Cu Chi Tunnels is a famous revolutionary historical site in Phu My Hung commune, Cu Chi district, known as “The extraordinary stories about the underground world”. The tunnels were formed during the resistance against the French colonialists (around 1948) and reinforced during the resistance against the US.
1. The construction of the Cu Chi tunnels
On the basis of protect zoning, the relic area is divided into as follow:
- Protected area I: includes a part of the tunnel system and a number of restoration and embellishment works, which are:
- Sai Gon – Gia Dinh Military Zone (Zone A), with a total area of 66,586.4 m2
- The cluster of constructions includes vents and two tunnel mouths with a total area of 667.9 m2.
- Base of Saigon – Cho Lon Party Committee (Zone B), with a total area of 16,664.8 m2 .
- Ben Dinh Tunnels: total area 67,086.2 m2.
- Protected area II: includes a part of the area surrounding Protected area I of Zone A (about 55,947.7m2), Area B (9,530.2m2), Ben Dinh Tunnels (10,123m2) and other constructions, including:
- Ben Duoc Martyrs Memorial Temple, with a total area of 40,299.3 m2.
- Re-enactment of the liberated zone and the simulation area of the East Sea landscape, the Cedar Falls battle gallery, has a total area of 197,633.5 m2.
- Temple in Saigon – Cho Lon – Gia Dinh Revolutionary Traditional Area with 41,582.7 m2.
Besides the protected I and protected area II, within the relic site, there are shooting sports areas, working offices, hotel and restaurant areas, parking areas and some other ancillary works.
2. The Cu Chi tunnels, a real underground city
Cu Chi Tunnels is a unique wonder with a length of 250 km that zigzags in the ground, made from rudimentary tools as hoe and shovel. The tunnel is 3-8 m deep underground, the height is only enough for one person to stoop. The first cellar at the edge of the forest has a 15m underground well that provides drinking and living water for the entire tunnel area.
The tunnel system consists of 3 floors with some branches branching out to the Saigon River. The first floor is 3m above the ground, resistant to shells and the weight of tanks. The second floor is 5m from the ground and can resist small bombs. And the last floor is 8-10m from the ground, very safe. The way up and down between basements is arranged by secret hatch covers and the top is discreetly camouflaged.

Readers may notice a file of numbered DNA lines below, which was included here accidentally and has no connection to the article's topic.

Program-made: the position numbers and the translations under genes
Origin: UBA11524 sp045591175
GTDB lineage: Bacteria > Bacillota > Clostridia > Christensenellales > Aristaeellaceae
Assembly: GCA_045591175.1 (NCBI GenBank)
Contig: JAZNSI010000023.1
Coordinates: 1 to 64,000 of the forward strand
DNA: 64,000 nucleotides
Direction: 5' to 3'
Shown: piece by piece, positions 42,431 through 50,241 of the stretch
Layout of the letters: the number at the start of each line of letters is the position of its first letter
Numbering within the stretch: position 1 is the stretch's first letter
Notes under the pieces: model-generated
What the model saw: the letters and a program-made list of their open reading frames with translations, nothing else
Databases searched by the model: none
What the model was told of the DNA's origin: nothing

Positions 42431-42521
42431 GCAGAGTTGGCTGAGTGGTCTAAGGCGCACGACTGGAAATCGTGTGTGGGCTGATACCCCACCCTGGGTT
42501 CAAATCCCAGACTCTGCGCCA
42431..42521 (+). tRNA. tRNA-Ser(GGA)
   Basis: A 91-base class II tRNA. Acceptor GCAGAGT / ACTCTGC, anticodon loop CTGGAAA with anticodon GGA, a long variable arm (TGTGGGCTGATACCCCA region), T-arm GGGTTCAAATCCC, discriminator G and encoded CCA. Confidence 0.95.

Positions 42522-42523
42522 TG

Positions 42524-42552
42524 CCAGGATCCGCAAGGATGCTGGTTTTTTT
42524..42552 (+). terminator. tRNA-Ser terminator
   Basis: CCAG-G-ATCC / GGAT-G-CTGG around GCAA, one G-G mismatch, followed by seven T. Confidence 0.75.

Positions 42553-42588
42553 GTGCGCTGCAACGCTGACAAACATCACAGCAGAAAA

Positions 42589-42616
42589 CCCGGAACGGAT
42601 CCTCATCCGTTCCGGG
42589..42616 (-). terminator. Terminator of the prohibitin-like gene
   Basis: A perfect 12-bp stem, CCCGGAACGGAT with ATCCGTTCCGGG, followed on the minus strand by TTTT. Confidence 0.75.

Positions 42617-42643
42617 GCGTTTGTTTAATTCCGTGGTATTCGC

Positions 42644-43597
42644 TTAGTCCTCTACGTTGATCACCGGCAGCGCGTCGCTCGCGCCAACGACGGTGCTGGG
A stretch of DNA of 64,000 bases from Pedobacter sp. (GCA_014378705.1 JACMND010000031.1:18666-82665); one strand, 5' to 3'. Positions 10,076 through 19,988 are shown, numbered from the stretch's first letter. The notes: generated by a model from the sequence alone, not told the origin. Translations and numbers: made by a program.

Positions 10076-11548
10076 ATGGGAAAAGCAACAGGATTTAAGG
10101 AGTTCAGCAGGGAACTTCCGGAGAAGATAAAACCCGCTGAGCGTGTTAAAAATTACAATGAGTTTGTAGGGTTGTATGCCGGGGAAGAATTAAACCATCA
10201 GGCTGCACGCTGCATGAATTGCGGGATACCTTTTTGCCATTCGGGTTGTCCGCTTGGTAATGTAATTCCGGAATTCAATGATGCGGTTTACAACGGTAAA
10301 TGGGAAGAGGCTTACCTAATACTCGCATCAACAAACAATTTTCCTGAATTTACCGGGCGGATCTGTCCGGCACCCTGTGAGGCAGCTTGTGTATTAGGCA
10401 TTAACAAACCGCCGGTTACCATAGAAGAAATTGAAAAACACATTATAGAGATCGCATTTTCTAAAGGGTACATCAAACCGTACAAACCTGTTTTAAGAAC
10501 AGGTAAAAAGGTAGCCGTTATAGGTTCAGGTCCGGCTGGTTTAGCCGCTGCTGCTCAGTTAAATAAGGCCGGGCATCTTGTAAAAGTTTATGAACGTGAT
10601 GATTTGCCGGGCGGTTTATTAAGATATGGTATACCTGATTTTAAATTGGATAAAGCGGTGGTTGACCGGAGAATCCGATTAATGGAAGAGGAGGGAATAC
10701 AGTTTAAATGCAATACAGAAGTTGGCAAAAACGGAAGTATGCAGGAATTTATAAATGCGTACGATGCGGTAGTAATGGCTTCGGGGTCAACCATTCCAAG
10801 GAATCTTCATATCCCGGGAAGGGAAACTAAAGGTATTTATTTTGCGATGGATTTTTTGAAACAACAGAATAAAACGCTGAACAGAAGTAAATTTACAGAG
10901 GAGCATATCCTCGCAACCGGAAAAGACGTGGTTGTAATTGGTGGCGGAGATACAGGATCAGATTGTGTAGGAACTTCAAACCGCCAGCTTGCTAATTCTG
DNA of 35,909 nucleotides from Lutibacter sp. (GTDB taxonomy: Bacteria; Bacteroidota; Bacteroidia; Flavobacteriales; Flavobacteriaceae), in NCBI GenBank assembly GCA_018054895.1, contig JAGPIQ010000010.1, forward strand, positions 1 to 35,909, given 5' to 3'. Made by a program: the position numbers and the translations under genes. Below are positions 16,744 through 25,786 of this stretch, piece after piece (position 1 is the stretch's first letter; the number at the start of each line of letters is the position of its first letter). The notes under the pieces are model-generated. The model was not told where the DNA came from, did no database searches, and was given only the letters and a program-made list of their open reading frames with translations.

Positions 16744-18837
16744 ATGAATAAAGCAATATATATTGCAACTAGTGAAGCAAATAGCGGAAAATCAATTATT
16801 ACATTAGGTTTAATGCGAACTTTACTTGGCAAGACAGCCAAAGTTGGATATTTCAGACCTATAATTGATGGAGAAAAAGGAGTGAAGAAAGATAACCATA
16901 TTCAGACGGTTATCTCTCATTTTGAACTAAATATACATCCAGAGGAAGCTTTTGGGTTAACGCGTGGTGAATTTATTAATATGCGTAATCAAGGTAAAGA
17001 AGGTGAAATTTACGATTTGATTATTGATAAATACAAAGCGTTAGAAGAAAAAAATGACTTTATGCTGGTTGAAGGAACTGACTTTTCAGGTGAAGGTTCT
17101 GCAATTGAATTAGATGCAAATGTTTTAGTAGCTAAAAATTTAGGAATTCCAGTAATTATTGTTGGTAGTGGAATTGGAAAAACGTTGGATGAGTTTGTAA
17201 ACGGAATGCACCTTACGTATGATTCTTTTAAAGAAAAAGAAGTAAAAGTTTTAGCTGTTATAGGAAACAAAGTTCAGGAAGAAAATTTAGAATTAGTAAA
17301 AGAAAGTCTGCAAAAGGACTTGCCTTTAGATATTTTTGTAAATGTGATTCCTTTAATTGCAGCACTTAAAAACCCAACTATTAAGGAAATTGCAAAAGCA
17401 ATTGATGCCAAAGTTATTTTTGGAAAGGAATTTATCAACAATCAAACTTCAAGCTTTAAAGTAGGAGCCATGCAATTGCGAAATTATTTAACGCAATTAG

Connecting to the tunnels, there are large cellars to rest, a place to store weapons and food, a water well, a Hoang Cam kitchen, a command cellar, an anatomy cellar, space to watch movies and arts, etc.
Exploring: Pu Luong Nature Reserve for nature lover
3. The Deadly Traps of the Cu Chi Tunnels
Vietnam’s traps are rudimentary homemade weapons, but extremely dangerous and effective, have caused the American force to lose a lot of vitality.
Trap outside Cu Chi tunnels
Chong Bo Cao (Locusts trap)
There are two solid bamboo tubes tied together into a T shape, the crossbars are closed with long pointed spikes. When an enemy enters the door and gets entangled in the rope, the legs or thighs will be pierced by the spikes.
Ham Chong Bay Cop (Tiger trap pit)
It is a pit full of sharp bamboo or iron spikes. When caught in a trap, if you are lucky to survive, you will scream in pain. Around that bunker, there are secret doors which are scary points of snipers.
A type of spike has a structure like a square basket. When caught in a trap, the spikes will pierce your ankle, making you unable to move. Chong Hom is often soaked in water fields or muddy fields by the river.
Chong Bo (Door trap)
This trap is for enemies who like to break into the house without knocking, or break the door with a kick. They are two T-bars connected in a threshing style, tied to the ceiling and connected to the door. When the door is opened to the full range, the turban will plunge down and stab the enemy’s thigh and abdomen.
Chong truc xoay (Rotating trap)
This is a self-made weapon that not only does physical damage, but also leaves a terrifying haunting. On 2 freely rotating shafts attached with iron nails, when stepping on your feet, you quickly get punctured many holes in your body.
Chong canh (Swings trap)
This is a very simple type of spike. Place two iron spikes side-by-side in a small hole, and when an enemy steps into that hole, spiked contaminated nails will pierce the ankle.
Chong can coi (Seesaw trap)
Crafted according to the principle of leverage, there are sharp iron spikes on the boards. When the enemy steps on one side, the other side will pop up and hit the chest and head area.
Chong kep nach (Klipping aronnit trap)
These are two boards filled with long sharp nails, which can be moved to either side and held together by rubber bands or springs. When an enemy steps on the pit, he will fall into the hole and be stabbed in the body by nails.
Bay mui xien (Arrow trap)
This is a combination of the crossbow of the Central Highlands and the fish skewer of the Northern. The skewer is compressed by a spring or put on the tensioner of the rubber band. If you get caught in a trap, you will be pierced by contaminated spears.
Bay luu dan (Grenade trap)
The duck-billed grenade is unpinned and stuffed into a cow’s milk or bamboo tube, tied horizontally in bushes or immersed in muddy water or canals. When the enemy hits the rope, the grenade will be activated.
The Cu Chi Tunnels are a wonder of Vietnam’s unique military art. Tunnel architecture is inherited and valuable in many aspects, especially in terms of military art, recognized by the whole world as “The extraordinary stories about the underground world”.
Currently, Cu Chi Tunnels Historic Site is a place to educate revolutionary traditions, patriotism and pay tribute to the great gratitude of heroes who died in two wars of national liberation. With the above typical value, the Cu Chi Tunnels was ranked as “Special National Monument” by the Prime Minister on December 23th, 2015.